If you head to the Cordilleras, there is a local brew of tea known as Mountain Tea.
I had my first cup in Baguio at a restaurant in Tam-awan Artist Village years back.
I can't find online material about it but it does look like tea leaves, Camelia sinensis. Dried tea leaves which don't undergo typical processing - oxidation. Tea has a specific season for harvesting, known as flushing and undergoes processing. In the case of mountain tea, it looks like it is plucked, dried then sold. Very raw.
It tastes leafy and very fresh. Although it has tang, I find it delicate which is how I want my tea. This is the reason why I like green over black or Earl grey.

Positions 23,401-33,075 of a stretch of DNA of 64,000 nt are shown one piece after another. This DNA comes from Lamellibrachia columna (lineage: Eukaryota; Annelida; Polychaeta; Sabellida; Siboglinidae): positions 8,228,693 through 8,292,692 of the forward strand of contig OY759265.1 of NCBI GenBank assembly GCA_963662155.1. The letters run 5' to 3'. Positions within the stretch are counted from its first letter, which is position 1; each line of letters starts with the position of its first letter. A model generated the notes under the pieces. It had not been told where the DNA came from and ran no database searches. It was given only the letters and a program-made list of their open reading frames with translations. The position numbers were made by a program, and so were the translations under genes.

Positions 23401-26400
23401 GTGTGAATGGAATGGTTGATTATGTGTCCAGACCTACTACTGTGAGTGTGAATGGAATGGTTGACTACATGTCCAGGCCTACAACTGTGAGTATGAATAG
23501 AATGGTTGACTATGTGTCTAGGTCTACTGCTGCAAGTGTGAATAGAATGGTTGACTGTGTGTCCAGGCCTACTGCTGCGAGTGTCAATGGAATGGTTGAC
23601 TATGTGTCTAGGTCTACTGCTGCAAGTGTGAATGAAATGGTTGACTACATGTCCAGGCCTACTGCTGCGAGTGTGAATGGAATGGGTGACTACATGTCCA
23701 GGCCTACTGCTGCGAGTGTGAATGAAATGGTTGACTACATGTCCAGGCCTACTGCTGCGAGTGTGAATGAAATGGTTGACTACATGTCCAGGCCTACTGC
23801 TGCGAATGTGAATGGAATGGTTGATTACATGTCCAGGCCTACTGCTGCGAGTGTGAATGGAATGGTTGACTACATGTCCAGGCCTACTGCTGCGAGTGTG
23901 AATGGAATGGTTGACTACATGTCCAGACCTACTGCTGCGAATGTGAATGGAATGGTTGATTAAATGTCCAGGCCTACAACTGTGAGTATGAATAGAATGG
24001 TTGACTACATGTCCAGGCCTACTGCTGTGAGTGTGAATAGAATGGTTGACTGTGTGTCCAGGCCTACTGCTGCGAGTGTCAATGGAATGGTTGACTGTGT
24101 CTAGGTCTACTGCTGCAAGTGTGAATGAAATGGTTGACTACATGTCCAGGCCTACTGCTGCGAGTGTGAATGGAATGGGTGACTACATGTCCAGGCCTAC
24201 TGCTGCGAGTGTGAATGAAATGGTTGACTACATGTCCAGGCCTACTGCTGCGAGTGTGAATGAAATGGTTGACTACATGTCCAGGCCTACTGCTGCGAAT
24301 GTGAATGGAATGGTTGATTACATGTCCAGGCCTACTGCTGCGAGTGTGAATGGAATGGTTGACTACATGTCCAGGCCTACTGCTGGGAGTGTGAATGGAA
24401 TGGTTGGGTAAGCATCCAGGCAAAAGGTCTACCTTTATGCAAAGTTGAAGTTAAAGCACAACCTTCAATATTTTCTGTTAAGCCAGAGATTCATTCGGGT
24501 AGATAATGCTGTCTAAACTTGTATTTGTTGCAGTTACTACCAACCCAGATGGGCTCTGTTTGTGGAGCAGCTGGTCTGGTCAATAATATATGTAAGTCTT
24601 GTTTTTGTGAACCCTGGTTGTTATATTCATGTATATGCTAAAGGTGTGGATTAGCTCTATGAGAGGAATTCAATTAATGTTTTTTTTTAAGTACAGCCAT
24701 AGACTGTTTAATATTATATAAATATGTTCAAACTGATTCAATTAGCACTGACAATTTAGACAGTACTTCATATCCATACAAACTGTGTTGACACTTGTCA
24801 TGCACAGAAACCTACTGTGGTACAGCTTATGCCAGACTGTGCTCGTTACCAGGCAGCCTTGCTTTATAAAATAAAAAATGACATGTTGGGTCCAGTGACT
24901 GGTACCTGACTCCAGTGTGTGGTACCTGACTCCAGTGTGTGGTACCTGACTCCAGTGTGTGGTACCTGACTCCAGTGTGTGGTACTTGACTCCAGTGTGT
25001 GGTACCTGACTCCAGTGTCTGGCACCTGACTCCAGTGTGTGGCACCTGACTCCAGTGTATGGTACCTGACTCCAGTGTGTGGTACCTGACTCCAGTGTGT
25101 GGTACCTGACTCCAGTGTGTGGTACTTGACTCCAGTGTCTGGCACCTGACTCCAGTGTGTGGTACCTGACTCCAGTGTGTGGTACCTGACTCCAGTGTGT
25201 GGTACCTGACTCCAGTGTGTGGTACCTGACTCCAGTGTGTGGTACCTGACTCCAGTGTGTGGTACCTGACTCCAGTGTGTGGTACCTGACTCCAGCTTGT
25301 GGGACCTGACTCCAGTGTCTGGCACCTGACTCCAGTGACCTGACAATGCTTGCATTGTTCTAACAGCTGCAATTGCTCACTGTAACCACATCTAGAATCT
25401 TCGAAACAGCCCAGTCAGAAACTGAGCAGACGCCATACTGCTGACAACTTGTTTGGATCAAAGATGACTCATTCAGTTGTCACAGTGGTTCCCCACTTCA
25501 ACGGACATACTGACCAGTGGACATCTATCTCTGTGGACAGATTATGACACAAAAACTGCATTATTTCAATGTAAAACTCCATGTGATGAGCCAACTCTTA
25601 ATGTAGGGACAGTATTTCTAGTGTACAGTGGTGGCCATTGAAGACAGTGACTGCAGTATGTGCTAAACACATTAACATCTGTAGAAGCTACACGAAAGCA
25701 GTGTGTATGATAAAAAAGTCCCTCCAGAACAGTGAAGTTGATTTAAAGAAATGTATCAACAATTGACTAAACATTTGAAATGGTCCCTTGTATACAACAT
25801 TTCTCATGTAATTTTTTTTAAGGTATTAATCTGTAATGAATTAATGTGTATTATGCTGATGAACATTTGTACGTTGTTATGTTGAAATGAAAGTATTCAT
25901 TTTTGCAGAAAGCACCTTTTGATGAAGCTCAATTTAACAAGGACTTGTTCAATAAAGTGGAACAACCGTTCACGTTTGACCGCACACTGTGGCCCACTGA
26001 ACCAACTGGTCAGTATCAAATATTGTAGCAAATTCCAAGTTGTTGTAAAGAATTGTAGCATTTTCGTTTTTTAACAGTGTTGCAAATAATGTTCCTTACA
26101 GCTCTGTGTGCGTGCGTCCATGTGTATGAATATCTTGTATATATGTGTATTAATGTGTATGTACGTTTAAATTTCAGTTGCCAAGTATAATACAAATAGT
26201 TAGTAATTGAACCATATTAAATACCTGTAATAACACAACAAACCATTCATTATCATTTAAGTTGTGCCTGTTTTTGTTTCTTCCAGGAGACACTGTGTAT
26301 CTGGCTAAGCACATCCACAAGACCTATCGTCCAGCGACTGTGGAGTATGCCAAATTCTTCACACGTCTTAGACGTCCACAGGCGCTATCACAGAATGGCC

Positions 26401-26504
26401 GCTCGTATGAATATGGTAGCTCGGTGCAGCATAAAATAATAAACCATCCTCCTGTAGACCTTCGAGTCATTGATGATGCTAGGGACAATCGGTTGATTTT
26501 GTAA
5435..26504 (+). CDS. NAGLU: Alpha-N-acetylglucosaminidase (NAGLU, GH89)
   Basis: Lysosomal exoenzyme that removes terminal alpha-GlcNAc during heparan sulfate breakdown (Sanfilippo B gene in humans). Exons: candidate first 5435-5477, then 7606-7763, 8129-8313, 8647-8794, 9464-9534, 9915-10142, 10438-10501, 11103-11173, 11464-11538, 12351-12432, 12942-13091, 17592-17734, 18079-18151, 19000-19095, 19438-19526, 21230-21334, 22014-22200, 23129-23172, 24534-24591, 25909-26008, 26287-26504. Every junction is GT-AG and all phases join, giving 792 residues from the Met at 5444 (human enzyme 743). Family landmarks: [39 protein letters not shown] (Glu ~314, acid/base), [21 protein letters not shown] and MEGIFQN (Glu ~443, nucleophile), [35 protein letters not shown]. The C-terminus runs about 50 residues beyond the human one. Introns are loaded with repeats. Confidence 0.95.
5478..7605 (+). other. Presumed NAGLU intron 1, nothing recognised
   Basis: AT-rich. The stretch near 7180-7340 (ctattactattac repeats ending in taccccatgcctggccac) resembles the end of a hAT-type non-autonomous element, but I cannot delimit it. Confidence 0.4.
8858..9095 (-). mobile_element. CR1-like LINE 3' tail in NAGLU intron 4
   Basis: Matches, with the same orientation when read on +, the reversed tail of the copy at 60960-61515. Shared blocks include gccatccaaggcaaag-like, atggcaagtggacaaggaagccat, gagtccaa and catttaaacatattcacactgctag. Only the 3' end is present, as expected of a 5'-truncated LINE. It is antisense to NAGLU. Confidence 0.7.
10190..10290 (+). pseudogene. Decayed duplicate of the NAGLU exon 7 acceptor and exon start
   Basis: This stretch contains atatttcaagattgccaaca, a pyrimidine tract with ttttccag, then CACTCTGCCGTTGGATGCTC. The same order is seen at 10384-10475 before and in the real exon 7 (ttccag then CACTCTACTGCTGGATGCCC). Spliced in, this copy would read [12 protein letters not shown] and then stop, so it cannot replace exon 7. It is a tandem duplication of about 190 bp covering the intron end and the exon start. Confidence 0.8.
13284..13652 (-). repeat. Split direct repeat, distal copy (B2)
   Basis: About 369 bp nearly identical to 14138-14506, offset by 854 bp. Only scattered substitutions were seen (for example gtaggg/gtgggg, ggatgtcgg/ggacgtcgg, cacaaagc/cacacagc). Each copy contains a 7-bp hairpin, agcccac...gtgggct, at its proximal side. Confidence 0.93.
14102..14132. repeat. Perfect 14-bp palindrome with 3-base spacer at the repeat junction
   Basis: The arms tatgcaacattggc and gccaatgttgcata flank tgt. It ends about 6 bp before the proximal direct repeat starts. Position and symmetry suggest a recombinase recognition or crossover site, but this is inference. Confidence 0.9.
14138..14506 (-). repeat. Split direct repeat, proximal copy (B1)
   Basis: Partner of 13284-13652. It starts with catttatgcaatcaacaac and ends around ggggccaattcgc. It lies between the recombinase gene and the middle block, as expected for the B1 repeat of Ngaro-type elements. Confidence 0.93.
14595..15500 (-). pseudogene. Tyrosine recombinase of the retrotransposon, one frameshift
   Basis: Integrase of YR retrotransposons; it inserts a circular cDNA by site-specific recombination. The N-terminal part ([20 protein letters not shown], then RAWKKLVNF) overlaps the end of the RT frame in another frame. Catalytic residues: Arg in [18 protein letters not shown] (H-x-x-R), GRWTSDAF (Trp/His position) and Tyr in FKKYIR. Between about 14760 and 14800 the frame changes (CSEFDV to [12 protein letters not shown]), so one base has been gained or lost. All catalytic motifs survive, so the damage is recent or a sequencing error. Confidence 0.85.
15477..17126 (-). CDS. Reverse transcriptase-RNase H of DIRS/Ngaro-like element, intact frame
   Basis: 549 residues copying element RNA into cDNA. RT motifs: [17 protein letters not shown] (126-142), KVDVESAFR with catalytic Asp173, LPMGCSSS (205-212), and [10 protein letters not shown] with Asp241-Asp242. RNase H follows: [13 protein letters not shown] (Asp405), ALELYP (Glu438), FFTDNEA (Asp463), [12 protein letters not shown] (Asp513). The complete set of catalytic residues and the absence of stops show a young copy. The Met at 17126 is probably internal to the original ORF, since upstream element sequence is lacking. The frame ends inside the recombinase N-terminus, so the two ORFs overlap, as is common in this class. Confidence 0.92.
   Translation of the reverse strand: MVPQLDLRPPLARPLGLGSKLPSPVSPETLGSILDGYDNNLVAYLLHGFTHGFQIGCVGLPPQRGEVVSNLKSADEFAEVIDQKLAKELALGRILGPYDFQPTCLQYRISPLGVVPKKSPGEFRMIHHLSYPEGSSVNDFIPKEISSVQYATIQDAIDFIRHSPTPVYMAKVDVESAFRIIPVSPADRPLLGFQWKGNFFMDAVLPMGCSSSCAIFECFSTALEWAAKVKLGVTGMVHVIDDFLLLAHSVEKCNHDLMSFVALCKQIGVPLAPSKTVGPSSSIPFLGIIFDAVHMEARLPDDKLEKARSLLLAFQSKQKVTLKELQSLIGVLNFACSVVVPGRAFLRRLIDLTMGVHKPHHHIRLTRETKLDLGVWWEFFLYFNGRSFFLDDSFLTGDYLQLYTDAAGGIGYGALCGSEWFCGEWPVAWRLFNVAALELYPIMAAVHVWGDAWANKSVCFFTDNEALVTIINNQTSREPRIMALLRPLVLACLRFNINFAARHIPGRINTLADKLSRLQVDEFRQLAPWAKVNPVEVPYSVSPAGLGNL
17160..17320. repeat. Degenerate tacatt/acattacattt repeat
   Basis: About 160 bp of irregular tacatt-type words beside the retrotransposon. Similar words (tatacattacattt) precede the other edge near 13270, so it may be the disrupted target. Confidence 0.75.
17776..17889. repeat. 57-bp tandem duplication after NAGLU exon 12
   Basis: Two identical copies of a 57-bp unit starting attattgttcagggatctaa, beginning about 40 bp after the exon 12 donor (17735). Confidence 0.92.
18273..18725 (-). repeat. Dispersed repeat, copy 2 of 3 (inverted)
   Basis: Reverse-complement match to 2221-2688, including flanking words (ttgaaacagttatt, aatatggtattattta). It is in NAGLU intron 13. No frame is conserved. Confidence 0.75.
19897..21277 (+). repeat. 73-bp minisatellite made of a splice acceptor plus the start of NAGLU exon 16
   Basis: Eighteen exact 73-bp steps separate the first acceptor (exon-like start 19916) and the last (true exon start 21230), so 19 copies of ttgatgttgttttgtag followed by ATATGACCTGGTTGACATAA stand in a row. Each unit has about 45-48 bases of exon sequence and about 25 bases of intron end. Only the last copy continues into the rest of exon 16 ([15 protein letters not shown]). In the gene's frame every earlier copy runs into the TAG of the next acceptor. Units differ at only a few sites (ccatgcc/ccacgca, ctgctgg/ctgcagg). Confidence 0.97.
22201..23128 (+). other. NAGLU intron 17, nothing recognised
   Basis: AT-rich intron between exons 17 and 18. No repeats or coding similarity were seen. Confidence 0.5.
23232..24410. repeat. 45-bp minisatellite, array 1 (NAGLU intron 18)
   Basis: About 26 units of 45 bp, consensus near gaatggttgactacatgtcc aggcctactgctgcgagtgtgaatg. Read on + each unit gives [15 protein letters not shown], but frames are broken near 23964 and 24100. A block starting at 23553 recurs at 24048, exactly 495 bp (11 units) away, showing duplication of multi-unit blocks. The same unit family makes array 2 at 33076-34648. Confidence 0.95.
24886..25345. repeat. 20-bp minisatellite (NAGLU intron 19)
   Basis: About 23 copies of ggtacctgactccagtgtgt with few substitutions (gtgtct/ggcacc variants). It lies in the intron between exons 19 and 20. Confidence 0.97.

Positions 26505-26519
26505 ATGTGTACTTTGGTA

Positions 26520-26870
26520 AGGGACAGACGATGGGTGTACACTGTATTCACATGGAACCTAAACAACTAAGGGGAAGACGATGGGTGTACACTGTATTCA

I bought a bag from Sagada for PhP 25! and for a week now, I traded my PhP10/bag brand. I typically consume 2 bags in a day. I love my tea and imagine the huge savings!
Brewing mountain tea is as easy as concocting any loose leaf. Since the leaves are not crushed, I just put around 20 leaves in my mug and "steep" it for 3 minutes then scoop the leaves out using tea spoon.
Pardon my office mug, any tea deserves a fine tea cup.
I don't feel like making arte in my daily work uniform and safety shoes. I would be obliged to get a set if I am in a pretty dress, low-heeled shoes and Philip Treacy hat. The only hat I am wearing on a daily basis is a safety hat ... if only life is always an afternoon tea party with scones and tea biscuits.
So anyway, I don't normally sweeten my tea but if you prefer mountain tea pairs well with honey.
It's unintentional, my honey stash at work is from Abra.